Last updated: November 28, 2023

Summarytoggle arrow icon

Pregnancy begins with the fertilization of the ovum and its subsequent implantation into the uterine wall. The duration of pregnancy is counted in weeks of gestation from the first day of the last menstrual period and is on average 40 weeks. Presumptive signs of pregnancy include amenorrhea, nausea and vomiting, and breast enlargement and tenderness. Pregnancy can be confirmed via positive serum or urine hCG testing. Ultrasound should be obtained to assess pregnancy location and viability in patients if there is concern for ectopic pregnancy or early pregnancy loss, and to determine gestational age and estimated date of delivery if the last menstrual period is not known. Women experience several physiological changes during pregnancy (e.g., increased plasma volume, venous stasis, increased insulin secretion, increased oxygen demand), which can lead to symptoms and conditions that may require treatment (e.g., peripheral edema, insulin resistance, hypercoagulability, dyspnea).

See also “Prenatal care,” “Immunizations in pregnancy,” and “Maternal complications during pregnancy.”

Definitionstoggle arrow icon

Gravidity, parity, and duration of pregnancy [1]

  • Gravidity: the number of times a woman has been pregnant, regardless of pregnancy outcome
    • Nulligravidity: no history of pregnancy
    • Primigravidity: history of one pregnancy
    • Multigravidity: history of two or more pregnancies
  • Parity: the number of pregnancies that a woman carries beyond 20 weeks of gestation and ends with the birth of an infant weighing > 500 g
    • Nulliparity: no history of a completed pregnancy that reached beyond 20 weeks' gestation or ended with a birth weight of > 500 g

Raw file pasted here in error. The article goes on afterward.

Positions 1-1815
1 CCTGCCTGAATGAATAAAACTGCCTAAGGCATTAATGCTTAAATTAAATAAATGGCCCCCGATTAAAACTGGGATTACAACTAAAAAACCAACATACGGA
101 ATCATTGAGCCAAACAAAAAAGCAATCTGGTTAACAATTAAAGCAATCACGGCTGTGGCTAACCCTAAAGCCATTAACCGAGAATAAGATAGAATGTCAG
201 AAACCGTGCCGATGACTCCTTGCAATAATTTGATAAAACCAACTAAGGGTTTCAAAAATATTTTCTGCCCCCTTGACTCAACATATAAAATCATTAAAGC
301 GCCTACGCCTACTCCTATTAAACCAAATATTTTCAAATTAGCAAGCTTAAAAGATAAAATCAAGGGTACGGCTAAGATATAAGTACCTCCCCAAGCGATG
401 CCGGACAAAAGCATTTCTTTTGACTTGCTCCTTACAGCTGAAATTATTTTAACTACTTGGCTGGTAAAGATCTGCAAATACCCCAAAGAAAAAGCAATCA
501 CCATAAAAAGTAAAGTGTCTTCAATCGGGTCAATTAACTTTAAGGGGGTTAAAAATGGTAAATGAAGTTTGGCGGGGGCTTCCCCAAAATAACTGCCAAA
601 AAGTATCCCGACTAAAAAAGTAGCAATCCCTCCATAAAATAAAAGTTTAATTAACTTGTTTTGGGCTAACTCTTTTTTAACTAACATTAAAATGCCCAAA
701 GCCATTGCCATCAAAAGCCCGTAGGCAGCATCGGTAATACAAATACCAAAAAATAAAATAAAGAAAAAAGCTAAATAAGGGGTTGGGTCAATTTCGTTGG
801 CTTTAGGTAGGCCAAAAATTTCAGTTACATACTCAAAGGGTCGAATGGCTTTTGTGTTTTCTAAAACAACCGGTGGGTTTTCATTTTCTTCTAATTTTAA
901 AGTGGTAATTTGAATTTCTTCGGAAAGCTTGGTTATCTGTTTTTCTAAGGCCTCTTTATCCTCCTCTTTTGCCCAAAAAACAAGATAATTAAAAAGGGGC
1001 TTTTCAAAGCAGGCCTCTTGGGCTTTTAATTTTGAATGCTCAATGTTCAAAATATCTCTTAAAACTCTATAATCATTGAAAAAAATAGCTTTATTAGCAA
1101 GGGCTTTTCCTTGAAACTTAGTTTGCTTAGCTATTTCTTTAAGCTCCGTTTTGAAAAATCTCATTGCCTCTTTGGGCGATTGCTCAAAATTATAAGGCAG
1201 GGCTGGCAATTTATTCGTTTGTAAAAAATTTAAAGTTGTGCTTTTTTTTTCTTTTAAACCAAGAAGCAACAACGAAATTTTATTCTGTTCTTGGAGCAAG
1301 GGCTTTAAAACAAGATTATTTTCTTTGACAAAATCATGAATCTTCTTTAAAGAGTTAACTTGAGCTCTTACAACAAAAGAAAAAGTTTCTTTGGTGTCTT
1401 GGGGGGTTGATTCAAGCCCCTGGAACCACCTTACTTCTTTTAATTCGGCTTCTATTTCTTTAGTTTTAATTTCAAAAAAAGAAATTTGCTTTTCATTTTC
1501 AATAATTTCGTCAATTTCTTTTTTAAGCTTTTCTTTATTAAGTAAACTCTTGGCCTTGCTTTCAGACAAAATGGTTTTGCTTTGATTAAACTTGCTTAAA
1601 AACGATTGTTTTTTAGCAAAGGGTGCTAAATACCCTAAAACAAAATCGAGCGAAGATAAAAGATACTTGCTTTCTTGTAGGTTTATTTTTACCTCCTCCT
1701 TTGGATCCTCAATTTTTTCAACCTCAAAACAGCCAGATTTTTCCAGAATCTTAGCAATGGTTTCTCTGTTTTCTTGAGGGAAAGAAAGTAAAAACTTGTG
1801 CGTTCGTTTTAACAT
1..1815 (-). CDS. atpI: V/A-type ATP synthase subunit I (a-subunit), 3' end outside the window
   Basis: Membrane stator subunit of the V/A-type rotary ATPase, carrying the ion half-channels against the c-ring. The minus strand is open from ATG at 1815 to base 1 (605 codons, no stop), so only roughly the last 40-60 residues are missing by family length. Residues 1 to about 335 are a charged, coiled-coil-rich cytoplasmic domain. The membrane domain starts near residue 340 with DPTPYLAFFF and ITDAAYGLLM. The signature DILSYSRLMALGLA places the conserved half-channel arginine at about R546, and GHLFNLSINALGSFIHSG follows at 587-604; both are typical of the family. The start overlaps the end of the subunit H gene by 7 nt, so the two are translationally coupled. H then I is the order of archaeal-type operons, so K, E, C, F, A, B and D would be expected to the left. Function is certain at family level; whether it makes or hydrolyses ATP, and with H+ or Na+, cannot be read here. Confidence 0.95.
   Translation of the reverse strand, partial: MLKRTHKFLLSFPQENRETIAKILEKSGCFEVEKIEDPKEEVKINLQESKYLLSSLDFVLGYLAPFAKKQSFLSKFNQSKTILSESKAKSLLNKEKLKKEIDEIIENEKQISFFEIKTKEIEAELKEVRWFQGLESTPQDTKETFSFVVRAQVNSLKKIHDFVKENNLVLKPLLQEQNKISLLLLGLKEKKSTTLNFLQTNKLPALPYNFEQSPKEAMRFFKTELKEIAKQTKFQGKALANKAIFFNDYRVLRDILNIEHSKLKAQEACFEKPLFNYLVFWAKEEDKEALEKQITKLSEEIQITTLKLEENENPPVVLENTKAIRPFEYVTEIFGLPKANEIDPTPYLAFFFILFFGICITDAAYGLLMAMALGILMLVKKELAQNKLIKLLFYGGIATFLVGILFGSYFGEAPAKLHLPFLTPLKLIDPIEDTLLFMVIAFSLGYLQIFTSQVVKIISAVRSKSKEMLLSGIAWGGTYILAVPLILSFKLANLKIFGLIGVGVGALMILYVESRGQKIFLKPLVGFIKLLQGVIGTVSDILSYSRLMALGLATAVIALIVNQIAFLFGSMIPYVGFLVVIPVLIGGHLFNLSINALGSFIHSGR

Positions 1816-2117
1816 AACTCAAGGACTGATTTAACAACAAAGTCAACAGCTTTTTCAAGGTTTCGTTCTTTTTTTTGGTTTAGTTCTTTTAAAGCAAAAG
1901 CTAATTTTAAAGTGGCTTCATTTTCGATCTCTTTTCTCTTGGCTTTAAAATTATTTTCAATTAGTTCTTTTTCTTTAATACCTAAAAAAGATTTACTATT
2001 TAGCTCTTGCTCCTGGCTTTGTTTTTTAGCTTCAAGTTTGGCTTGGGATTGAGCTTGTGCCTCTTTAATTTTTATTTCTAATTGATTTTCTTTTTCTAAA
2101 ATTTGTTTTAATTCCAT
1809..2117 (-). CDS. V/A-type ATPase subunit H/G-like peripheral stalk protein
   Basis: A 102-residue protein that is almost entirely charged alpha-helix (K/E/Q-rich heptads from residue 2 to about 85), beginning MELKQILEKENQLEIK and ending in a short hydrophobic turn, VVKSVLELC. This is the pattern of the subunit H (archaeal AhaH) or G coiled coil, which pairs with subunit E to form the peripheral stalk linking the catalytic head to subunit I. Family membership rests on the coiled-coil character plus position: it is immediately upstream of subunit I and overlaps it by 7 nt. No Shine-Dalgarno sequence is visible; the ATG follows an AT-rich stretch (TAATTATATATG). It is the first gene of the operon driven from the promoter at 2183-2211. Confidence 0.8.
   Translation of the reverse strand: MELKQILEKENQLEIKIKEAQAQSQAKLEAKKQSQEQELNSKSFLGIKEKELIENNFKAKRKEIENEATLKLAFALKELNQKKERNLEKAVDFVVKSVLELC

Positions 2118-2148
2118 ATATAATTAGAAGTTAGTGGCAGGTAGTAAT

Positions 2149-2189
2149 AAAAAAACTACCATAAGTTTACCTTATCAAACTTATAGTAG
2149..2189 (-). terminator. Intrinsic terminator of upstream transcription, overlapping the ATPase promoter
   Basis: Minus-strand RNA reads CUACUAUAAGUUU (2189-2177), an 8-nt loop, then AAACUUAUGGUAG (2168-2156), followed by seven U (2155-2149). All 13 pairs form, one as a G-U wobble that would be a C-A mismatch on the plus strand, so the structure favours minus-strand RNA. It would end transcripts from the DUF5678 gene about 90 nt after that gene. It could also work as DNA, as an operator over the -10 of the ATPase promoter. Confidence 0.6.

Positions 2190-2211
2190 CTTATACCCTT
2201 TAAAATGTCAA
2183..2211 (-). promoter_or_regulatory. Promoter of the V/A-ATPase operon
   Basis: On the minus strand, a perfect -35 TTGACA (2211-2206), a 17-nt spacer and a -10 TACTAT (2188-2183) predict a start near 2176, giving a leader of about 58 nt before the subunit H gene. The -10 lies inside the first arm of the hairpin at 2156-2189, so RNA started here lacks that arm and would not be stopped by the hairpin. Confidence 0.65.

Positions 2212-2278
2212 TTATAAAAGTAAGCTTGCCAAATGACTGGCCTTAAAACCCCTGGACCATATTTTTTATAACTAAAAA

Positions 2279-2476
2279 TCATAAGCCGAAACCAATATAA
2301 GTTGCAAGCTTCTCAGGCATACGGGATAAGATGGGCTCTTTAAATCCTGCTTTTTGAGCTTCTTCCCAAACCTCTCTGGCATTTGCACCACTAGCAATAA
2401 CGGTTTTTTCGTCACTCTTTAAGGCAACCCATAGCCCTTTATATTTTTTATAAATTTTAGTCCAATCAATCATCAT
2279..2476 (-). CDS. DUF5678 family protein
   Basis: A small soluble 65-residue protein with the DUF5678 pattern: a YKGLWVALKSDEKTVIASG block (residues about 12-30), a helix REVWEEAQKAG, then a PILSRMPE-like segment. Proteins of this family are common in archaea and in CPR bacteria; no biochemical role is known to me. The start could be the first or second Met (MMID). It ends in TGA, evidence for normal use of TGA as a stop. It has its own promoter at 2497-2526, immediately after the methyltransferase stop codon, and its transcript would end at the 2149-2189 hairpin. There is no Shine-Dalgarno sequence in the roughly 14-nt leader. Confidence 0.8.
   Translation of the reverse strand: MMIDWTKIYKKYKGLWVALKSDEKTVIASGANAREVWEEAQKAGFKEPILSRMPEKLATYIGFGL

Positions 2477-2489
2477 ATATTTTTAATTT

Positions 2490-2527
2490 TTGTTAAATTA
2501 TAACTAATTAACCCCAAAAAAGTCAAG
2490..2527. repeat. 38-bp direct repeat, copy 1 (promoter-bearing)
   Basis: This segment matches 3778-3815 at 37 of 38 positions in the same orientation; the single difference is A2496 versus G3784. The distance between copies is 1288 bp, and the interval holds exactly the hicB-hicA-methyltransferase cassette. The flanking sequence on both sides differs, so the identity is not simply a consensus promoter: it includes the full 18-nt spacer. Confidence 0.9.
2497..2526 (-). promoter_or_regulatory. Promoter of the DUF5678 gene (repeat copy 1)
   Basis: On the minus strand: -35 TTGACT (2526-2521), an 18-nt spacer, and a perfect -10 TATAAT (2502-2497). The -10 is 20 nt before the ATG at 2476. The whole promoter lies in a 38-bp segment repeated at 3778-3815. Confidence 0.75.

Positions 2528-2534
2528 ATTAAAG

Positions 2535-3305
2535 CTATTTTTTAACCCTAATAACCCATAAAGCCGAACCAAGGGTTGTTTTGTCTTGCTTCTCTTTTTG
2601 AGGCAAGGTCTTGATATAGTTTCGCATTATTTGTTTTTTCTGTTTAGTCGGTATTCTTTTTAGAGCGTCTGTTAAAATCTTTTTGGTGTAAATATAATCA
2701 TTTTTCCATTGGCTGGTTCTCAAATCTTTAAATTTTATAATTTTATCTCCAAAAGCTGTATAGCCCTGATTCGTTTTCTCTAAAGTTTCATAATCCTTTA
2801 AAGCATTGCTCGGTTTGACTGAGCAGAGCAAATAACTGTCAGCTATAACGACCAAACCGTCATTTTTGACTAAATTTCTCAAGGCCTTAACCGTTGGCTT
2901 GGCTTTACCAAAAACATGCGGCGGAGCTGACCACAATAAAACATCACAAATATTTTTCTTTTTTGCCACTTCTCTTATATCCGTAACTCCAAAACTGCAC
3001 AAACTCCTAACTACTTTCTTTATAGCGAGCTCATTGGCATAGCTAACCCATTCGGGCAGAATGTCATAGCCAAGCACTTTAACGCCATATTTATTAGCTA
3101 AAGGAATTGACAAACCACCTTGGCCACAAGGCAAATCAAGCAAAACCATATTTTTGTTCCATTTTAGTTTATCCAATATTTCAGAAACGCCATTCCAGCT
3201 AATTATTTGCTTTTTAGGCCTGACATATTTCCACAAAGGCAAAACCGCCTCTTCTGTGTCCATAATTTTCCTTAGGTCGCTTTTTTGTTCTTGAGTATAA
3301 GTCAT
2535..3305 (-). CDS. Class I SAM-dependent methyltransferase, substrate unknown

• Primiparity: a history of one completed pregnancy that reached beyond 20 weeks' gestation or ended with a birth weight of > 500 g
    • Multiparity: a history of more than one pregnancy that reached beyond 20 weeks' gestation or ended with a birth weight of > 500 g
  • Fetal age [2]
    • Counted as completed weeks of gestation and completed days (0–6) of the current week of pregnancy
    • Gestational age: estimated fetal age (in weeks and days) calculated from the first day of the last menstrual period
    • Conceptional age: the age (in weeks and days) of the fetus calculated from the day of conception (fertilization)
  • Duration of pregnancy
    • Normal duration of pregnancy: 40 weeks (280 days)
    • Late-term pregnancy: a pregnancy between 41 0/7 and 41 6/7 weeks' gestation
    • Postterm pregnancy: a pregnancy that extends beyond ≥ 42 0/7 weeks' gestation
  • Gestational age at birth
  • Trimesters of pregnancy
    • First trimester (weeks 1–13)
    • Second trimester (weeks 14–27)
    • Third trimester (weeks 28–40)

Recording systems

Overview of recording systems
Recording system Description Example
TPAL Obstetric recording system that comprises: term births (T), premature births (P), abortions (A), and living children (L) A woman who reports 5 pregnancies with two miscarriages at weeks 11 and 14 of pregnancy, one medical abortion, one delivery at week 39 of pregnancy of a child weighing 3100 g, one delivery at week 29 of pregnancy of a child weighing 2100 g who died soon after birth should be reported as: T1, P1, A3, L1.
GTPAL An extension of the TPAL recording system that also includes gravidity (G) A woman who reports 5 pregnancies with two miscarriages at weeks 11 and 14 of pregnancy, one medical abortion, one delivery at week 39 of pregnancy of a child weighing 3100 g, one delivery at week 29 of pregnancy of a child weighing 2100 g who died soon after birth should be reported as: G5, T1, P1, A3, L1.